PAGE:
Late last week, and as far back as December, Verizon has said "yes" when asked whether it was interested in purchasing some or all of the struggling company.
The largest U.S. phone carrier hasn't hired bankers to conduct an offer and there have been no formal talks, according to the person, who asked not to be identified because Verizon's plans haven't been made public. Still, as Yahoo sorts out its strategy, Mr. Armstrong is taking a lead in preliminary discussions, the person said.
Verizon is looking to make its go90 streaming video service a source of new sales and profit. Yahoo, with more than 1 billion people using its e-mail, finance, sports and video sites, represents a prized asset to combine with AOL's 2 million users and Verizon's more than 112 million wireless subscribers. That kind of web traffic, along with exclusive content, is just what Verizon needs to secure a foothold in video advertising against YouTube and Facebook serving a mobile phone-addicted generation.
Yahoo and Verizon declined to comment.
Mr. Armstrong's outreach picks up on conversations he had in 2014 with Yahoo CEO Marissa Mayer at the Allen & Co. media conference in Sun Valley, Idaho, according to another person familiar with the situation. This was a year before Verizon acquired AOL and when Mr. Armstrong was exploring a deal to combine the two former web portal giants. He has known Ms. Mayer for years. Both were executives at Google before they left to head up their respective web companies.
Mr. Armstrong helped with Verizon's $250 million purchase of advertising technology specialist Millennial Media in October. AOL, while it was still independent, had already begun talks with that company.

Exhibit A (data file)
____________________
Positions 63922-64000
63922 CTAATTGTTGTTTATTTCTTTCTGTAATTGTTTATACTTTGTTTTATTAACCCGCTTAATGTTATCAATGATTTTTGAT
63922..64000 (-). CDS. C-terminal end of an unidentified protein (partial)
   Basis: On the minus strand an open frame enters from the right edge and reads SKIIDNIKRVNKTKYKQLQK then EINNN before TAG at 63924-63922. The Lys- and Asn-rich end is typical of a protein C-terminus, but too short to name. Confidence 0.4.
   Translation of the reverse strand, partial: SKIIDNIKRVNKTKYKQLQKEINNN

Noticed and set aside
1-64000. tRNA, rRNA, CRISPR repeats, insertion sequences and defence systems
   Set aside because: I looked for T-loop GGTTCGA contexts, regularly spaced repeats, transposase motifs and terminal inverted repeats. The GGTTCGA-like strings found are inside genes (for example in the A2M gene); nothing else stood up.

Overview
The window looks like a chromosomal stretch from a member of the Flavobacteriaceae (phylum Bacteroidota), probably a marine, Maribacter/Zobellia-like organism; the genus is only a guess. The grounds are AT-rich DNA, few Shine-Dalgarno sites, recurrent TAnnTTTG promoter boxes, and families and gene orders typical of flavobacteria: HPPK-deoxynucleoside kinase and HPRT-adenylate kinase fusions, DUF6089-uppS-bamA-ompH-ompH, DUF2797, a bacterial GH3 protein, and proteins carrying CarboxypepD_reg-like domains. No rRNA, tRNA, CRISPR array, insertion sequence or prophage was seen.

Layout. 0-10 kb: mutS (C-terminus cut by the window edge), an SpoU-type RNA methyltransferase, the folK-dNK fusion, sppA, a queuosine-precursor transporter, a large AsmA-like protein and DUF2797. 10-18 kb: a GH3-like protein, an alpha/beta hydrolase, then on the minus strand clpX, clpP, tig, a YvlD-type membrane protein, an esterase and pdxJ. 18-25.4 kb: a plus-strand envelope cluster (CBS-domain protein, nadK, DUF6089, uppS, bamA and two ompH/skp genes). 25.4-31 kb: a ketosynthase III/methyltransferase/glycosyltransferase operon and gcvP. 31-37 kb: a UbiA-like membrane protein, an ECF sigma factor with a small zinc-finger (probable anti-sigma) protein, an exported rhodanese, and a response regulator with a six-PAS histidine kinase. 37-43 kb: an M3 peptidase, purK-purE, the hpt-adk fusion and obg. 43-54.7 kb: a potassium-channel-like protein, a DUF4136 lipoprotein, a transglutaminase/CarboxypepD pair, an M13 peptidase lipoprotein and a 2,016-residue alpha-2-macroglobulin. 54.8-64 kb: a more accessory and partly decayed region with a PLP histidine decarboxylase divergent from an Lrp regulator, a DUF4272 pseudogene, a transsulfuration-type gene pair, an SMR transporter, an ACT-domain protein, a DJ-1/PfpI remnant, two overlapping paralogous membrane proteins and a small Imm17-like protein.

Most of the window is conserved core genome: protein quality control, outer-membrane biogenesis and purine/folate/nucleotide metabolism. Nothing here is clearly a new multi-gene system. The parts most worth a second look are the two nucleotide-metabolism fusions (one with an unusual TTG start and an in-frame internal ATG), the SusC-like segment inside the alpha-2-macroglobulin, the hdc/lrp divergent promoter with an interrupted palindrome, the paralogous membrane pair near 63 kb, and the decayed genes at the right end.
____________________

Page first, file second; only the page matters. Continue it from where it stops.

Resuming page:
With the blessing of Verizon CEO Lowell McAdam, Mr. Armstrong runs AOL as a semi-autonomous media and advertising business. A former U.S. sales chief for Google, Mr. Armstrong serves as a talent scout and dealmaker, helping Verizon develop its mobile video business to compete with Google and Facebook.
For the better part of a decade, Yahoo has struggled through leadership changes, failures to gain a foothold in rising trends like mobile, an inability to dispose of valuable stakes in Alibaba Group Holding and Yahoo Japan Corp. without heavy tax costs, and now faces calls for an outright sale by activist shareholder Starboard Value.
Verizon's Mr. McAdam has taken a patient stance with Yahoo. Yahoo's board has been "very deliberately and very logically" sorting out its plan, Mr. McAdam said Feb. 5 on CNBC's "Mad Money."
"At the right price I think marrying up some of their assets with AOL under Tim Armstrong's leadership would be a good thing for investors," Mr. McAdam said.
-- Bloomberg News